Net-based products will soon hit the road as telematics technology delivers mobile wireless services to cars. By 2005, more than 30 million vehicles will have telematics, according to a new Report from Forrester Research, Inc. (Nasdaq: FORR). Forrester predicts that telematics will succeed, but not uniformly — safety and entertainment services will succeed quickly, but interactive navigation and information will struggle for three years due to ill-defined packages and benefits.

“Safety and entertainment are an easy value proposition, but navigation and information won’t take off until 2004,” said W. Daniel Garretson, senior analyst at Forrester.

Consumers will put a premium on car-based safety and security systems such as having automatic 911 calls placed when airbags deploy. Carmakers eager to differentiate themselves and create long-term customer relationships will partner with service providers like OnStar and Wingcast to put these systems into 10 million cars by 2003. These factory-installed telematics systems will first appear as $2,000 option packages in luxury cars and trickle down to economy cars within three years.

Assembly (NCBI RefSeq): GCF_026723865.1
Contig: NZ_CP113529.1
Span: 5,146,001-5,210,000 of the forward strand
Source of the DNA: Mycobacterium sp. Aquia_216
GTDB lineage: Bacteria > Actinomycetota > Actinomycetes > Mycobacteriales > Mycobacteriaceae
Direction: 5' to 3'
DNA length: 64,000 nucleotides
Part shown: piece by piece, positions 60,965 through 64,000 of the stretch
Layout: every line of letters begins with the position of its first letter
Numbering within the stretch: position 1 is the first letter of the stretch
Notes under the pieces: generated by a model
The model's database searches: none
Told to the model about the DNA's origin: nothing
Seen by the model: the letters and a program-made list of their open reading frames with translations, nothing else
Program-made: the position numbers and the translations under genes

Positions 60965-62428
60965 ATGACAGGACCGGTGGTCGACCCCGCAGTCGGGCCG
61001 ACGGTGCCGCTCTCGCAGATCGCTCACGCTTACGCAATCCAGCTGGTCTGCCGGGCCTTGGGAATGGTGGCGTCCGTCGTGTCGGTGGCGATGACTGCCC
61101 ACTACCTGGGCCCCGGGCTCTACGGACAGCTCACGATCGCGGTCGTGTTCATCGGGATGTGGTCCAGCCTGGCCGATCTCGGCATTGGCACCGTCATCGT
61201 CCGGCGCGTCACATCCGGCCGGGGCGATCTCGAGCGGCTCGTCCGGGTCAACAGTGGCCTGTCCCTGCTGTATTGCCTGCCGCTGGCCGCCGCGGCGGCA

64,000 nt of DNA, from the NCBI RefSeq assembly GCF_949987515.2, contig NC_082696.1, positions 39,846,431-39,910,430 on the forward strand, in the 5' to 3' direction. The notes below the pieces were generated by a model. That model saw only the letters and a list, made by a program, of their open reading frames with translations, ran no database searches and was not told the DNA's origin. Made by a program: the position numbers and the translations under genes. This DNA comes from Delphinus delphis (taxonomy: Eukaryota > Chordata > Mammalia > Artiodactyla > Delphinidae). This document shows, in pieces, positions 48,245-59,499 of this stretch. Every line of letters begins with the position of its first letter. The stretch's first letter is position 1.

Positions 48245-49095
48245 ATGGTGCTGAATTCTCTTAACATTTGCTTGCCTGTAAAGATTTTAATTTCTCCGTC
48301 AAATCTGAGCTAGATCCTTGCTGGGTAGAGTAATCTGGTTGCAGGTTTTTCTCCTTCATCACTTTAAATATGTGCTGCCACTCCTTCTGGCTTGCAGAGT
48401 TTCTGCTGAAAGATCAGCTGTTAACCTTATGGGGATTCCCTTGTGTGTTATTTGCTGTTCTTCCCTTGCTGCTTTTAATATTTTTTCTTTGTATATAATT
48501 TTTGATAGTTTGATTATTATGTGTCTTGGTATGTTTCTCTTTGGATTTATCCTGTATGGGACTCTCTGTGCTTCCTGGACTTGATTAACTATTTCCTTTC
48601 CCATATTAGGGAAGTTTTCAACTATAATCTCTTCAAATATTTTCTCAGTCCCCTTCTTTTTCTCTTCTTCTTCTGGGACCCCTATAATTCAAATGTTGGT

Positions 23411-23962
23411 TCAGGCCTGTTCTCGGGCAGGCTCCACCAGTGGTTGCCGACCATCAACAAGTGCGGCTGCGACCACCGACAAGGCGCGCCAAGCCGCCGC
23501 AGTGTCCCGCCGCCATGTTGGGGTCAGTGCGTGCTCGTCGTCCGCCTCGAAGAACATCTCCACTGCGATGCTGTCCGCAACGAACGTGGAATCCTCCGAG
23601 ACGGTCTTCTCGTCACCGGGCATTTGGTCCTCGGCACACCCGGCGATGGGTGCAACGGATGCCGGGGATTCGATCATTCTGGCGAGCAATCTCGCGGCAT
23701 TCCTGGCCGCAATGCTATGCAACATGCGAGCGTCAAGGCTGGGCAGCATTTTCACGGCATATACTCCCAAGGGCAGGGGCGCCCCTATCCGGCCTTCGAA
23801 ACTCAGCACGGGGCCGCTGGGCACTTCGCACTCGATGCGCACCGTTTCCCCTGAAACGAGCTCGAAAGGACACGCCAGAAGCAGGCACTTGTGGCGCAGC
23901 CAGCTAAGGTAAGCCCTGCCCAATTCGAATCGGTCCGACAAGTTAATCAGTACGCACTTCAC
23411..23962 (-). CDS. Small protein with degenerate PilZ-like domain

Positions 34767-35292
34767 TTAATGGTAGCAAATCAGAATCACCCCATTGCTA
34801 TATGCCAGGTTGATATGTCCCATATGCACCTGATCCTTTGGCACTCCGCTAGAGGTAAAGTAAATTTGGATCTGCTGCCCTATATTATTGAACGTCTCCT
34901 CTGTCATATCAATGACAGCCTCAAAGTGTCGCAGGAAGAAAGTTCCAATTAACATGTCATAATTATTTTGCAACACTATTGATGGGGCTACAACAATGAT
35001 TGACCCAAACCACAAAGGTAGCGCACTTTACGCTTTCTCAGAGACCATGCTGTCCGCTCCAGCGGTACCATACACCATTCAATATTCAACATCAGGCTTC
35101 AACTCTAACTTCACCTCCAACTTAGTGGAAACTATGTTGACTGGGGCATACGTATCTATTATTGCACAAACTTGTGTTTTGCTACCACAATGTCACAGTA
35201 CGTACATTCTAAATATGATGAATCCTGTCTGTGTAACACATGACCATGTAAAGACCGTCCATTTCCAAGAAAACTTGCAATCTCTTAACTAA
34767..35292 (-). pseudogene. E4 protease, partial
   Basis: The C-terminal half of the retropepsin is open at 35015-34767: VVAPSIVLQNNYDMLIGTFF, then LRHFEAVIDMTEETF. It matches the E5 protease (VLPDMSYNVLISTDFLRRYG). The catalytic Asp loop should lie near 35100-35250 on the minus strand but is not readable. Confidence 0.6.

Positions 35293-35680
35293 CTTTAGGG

In addition, entertainment will be popular with consumer segments like families and commuters, who will relish commercial-free digital satellite radio and back seat DVD viewing. After-market consumer electronics retailers, as well as car dealers, will install 3 million car-DVD players and 9 million satellite radios by 2003.

“Unlike safety and entertainment — which have clear value propositions — navigation and information will struggle as a multitude of players battle to control the customer,” added Garretson. “This chaotic environment will initially result in sluggish market penetration.”

On the other hand, navigation and information — everything from turn-by-turn driving instructions to in-car Internet access — will be mired in a myriad of technology, business model, and image problems. Disorganized content companies and service providers will confuse consumers and inconsistent technology approaches will render systems unusable. But by 2005, navigation and information will take root, resolving technology and business problems and demonstrating real consumer value.

Forrester believes that strong consumer demand, standardized technology platforms, tiered service structures, and viable business models will improve the telematics climate and drive penetration to more than 30 million vehicles by 2005. But telematics services will not create a single dominant revenue stream. Instead, consumers will pay for some highly valued services and demand other services for free, much like the cable model with its tiered services and fees as well as its pay-per-use options.

For the Report “Cars Get Wired,” Forrester interviewed carmakers, service providers, mobile operators, and content companies. Additionally, Forrester surveyed 8,200 online consumers about which technologies and services they desired in their next vehicle.